First and foremost, Dakota County guidelines state that whether they decide to investigate or assess a report concerning lack of supervision depends on a variety of factors, including the child’s maturity level, the child’s reaction to being left home alone or caring for other children, whether a responsible adult can be reached and if the child has the means to reach the adult (phone, phone number, etc.), and the kinds of activities in which the child is engaged (using a stove, for example). These factors are outlined in the DHS Screening Guidelines. The guidelines also consider various safety features of the home, such as the existence of fire detectors.
Dakota County does lay out (in consideration of the aforementioned factors) the age at which children can be left home alone, and how many hours are appropriate for a child to be left home alone based on the child’s age. They state that reports will be investigated when they involve:
- children age 7 and younger left alone for any period of time
- children age 8–9 who are alone for more than 2 hours
- children age 10–13 alone for more than 12 hours
- children age 14–17 who are unsupervised while parents are absent for more than 24 hours (the guidelines state that “these reports will be screened, considering adequate adult back-up supervision”)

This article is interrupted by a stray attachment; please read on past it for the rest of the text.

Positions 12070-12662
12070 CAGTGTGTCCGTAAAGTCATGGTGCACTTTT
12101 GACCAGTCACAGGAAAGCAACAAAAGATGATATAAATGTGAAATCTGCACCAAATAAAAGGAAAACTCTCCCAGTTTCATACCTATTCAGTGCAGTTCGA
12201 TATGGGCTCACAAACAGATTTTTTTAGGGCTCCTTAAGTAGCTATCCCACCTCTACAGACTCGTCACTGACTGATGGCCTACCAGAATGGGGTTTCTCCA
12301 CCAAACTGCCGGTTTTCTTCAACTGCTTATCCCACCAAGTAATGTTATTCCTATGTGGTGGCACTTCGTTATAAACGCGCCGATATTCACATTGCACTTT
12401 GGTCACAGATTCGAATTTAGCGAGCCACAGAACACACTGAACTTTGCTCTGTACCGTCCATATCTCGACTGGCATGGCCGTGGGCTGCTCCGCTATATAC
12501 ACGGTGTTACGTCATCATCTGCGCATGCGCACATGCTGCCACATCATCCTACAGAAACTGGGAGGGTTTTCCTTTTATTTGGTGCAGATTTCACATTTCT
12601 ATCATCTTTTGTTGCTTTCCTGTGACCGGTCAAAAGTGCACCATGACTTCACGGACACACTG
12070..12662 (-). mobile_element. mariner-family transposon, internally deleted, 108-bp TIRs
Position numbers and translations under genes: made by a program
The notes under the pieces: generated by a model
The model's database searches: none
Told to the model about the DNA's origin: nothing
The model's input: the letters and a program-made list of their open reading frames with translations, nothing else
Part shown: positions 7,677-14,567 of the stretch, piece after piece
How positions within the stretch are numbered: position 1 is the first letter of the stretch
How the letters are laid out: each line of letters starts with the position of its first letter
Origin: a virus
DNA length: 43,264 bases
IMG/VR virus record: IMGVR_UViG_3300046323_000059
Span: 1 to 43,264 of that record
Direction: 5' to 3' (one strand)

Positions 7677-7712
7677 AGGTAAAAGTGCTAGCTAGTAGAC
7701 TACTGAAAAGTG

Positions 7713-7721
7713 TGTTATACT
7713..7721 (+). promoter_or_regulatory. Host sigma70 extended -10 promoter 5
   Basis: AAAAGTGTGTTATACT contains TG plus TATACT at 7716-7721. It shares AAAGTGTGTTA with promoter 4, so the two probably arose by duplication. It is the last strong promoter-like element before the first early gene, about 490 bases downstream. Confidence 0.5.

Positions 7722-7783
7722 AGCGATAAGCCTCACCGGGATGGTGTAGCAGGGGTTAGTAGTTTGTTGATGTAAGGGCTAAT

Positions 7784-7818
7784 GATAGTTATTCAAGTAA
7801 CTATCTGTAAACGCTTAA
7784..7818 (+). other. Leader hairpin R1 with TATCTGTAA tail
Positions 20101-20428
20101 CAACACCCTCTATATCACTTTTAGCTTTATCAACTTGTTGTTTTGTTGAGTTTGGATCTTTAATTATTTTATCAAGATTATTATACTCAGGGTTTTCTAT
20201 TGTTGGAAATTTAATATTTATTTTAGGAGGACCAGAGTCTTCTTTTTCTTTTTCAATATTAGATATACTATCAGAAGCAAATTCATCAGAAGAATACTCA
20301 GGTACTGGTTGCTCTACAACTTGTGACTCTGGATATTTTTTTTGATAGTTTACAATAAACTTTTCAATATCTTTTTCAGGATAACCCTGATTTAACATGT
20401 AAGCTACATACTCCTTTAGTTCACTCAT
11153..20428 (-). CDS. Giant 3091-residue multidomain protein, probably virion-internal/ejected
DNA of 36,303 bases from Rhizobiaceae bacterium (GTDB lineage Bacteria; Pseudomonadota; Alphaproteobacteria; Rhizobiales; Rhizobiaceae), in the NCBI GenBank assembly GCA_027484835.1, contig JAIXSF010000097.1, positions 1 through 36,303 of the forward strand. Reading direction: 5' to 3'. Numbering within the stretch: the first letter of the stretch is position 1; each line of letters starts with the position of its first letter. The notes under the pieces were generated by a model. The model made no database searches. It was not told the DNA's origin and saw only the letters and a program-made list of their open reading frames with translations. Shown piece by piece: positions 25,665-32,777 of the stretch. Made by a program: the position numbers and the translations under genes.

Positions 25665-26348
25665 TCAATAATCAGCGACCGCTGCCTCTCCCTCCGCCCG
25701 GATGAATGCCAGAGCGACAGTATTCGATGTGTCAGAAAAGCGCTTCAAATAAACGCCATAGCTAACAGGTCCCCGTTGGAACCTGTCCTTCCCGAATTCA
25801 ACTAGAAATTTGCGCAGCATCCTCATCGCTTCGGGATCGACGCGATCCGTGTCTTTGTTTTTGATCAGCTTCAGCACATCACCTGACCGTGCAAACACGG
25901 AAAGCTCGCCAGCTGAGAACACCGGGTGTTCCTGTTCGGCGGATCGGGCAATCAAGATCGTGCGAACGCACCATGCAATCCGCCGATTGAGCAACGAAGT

The guidelines do state that kids ages 11-14 may babysit younger children, provided that the caregiver is meant to return later that day and the children know this. They also state that kids ages 15 and older can babysit younger children for more than 24 hours.
The difference between this policy and the DHS Screening Guidelines is that the guidelines do not require screening in reports under these conditions; rather, they state that reports may be screened in. The DHS Screening Guidelines also have slightly different age ranges and number of hours allowed for both being left alone unsupervised and being allowed to babysit. For example, the DHS Screening guidelines place 8- to 10-year-olds in the same category, and specify the number of hours at which a report may be screened in for lack of supervision to more than 3 hours, rather than more than 2.
Other Resources Available
Child Care Aware, an agency in Minnesota that helps families across the state find quality child care, states that counties in Minnesota tend to recommend that children younger than 12 not be left home alone. Additionally, most child care centers that offer school-age care do so up to age 12. Child Care Aware also provides a Home Alone Checklist for parents to use to determine whether their children are physically and emotionally ready to be left home alone for any period of time.
The University of Minnesota Extension website has a webpage on this topic, where they focus on a child’s physical and emotional readiness for being left home alone.
Finally, at the national level, the Child Welfare Information Gateway has a factsheet from 2013 providing guidance on leaving your child home alone.
What are some special considerations one might have for children and youth in foster care? If you work in a county child welfare agency, how do you advise foster, adoptive, and birth parents in making this decision regarding the older youth in their care?